Symposium on the Sharing Economy

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Research Workshop Session III: Ownership and Consumption in the Sharing Economy

Peer-to-Peer Product Sharing: Implications for Ownership, Usage, and Social Welfare

This presentation reviewed an equilibrium model of peer-to-peer product sharing, or collaborative consumption, where individuals with varying usage levels make decisions about whether or not to own. Owners are able to generate income by renting their products to non-owners while non-owners are able to access these products through renting on an as-needed basis. The presentation also described how the research team characterized equilibrium outcomes, including ownership and usage levels, consumer surplus, and social welfare. The team also compared each outcome in systems with and without collaborative consumption and examined the impact of various problem parameters, including rental price, platform's commission fee, cost of ownership, owner's moral hazard cost, and renter's inconvenience cost.

Findings indicate that, depending on the rental price, collaborative consumption can result in either lower or higher ownership and usage levels, with higher ownership and usage levels more likely when the cost of ownership is high. They also show that consumers always benefit from collaborative consumption, with individuals who, in the absence of collaborative consumption, are indifferent between owning and not owning benefiting the most. In addition, the platform's profit is not monotonic in the cost of ownership, implying that a platform is least profitable when the cost of ownership is either very high or very low.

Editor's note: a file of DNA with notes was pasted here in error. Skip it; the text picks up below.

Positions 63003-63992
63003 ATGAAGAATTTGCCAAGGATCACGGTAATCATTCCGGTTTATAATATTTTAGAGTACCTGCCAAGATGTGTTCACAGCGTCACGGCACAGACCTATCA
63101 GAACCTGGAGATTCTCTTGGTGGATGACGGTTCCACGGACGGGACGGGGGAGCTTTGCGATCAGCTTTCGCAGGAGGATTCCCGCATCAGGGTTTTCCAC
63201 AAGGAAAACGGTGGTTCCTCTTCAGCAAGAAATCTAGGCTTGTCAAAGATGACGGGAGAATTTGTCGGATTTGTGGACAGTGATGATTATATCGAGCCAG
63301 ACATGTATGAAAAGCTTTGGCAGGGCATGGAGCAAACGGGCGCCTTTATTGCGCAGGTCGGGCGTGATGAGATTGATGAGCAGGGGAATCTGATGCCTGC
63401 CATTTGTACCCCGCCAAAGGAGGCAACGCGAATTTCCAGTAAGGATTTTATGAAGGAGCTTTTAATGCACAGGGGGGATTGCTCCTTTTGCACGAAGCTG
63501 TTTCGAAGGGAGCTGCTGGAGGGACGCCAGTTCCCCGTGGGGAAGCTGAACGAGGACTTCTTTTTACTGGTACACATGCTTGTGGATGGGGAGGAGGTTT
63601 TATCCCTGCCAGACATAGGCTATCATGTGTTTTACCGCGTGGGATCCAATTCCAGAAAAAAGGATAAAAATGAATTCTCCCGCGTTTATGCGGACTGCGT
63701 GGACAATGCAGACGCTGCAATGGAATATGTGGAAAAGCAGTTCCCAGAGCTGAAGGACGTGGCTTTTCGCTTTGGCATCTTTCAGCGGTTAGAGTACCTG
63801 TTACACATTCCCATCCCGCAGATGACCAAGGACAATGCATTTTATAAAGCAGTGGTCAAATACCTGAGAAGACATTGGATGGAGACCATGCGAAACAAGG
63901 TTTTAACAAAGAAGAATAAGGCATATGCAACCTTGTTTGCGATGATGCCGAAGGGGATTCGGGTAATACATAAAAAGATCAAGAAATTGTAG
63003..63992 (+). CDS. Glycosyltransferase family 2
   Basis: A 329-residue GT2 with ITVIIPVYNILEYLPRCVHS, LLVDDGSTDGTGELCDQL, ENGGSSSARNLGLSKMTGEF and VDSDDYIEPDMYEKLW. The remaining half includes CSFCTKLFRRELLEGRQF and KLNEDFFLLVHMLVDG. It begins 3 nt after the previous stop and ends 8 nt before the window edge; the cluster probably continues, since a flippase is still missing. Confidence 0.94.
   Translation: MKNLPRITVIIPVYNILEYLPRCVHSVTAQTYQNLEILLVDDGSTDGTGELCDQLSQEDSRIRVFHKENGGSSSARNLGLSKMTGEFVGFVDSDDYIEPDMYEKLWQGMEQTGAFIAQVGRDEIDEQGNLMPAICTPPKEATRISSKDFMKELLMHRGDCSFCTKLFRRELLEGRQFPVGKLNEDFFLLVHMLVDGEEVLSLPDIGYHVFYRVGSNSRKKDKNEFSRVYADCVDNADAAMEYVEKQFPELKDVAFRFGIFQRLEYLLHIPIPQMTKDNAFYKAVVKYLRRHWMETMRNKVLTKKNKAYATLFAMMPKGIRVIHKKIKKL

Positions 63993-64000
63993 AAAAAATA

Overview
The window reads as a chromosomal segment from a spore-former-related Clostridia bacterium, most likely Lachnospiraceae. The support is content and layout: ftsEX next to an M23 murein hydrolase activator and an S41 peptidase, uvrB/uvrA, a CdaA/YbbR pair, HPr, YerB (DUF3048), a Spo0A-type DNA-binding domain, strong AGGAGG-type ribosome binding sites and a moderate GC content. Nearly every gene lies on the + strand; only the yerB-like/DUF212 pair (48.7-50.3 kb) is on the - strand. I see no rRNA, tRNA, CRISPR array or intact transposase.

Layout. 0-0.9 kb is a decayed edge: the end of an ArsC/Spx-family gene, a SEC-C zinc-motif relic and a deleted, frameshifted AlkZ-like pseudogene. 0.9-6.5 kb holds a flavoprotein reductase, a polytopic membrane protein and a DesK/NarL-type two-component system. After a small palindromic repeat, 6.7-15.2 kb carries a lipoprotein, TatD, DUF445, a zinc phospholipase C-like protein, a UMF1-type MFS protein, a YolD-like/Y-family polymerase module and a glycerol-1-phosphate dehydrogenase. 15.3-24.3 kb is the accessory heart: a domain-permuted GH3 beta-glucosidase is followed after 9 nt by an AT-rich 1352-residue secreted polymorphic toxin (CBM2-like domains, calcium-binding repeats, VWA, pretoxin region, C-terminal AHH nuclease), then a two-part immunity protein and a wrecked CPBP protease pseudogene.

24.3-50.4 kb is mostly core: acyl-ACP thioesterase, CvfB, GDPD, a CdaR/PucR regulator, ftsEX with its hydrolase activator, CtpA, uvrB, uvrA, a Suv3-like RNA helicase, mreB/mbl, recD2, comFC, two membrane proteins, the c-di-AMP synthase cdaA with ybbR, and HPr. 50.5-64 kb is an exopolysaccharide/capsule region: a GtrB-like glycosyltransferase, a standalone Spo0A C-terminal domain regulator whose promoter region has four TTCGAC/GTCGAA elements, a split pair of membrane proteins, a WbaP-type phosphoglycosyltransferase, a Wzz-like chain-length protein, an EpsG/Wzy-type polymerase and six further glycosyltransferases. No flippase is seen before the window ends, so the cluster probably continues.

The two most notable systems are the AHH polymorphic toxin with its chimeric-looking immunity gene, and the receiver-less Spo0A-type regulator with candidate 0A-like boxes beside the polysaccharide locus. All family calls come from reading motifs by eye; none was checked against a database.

Saif Benjaafar is the Distinguished McKnight University Professor in the Department of Industrial & Systems Engineering at the University of Minnesota. He is also the founding director of the Department of Industrial & Systems Engineering, director of the Center for Supply Chain Research, and director of Initiative on the Sharing Economy. He is a founding member of the Singapore University of Technology and Design, where he served as Head of Pillar (at the rank of Dean) for Engineering Systems and Design. He was a Distinguished Senior Visiting Scientist at Honeywell Laboratories and a visiting professor at universities in France, Belgium, Hong Kong, China and Singapore. 

Benjaafar holds Ph.D. and M.S. degrees from Purdue University and a B.S. degree from the University of Texas at Austin. His research is in the area of operations and supply chain management, with a current focus on sustainability and business model innovation. His papers have been published in various journals, including Management ScienceOR, and MSOM. His research has been funded by NSF, DOT, DHS, and DARPA in the U.S. and by NRF and MOE in Singapore. His research work has been recognized by numerous awards, including the Harold Kuhn Award, the MSOM Best Paper Award, and the IIE Fellow Award, among others. He has consulted widely with leading companies and organizations, such as Honeywell, General Mills, 3M, and the World Bank, among many others. He also served on the Technology Advisory Board of Keppel Corporation.   


Owning, Using, and Renting: Some Simple Economics of the “Sharing Economy”